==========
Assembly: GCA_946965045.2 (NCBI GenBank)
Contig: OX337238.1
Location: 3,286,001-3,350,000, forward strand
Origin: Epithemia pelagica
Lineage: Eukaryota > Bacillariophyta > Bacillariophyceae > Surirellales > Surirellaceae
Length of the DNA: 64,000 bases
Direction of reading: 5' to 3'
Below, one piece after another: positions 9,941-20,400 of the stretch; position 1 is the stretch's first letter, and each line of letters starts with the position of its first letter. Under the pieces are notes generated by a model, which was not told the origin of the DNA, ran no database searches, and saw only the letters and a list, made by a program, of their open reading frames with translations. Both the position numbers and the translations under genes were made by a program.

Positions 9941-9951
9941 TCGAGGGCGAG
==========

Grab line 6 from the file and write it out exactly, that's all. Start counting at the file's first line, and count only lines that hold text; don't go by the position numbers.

Length of the DNA: 64,000 bases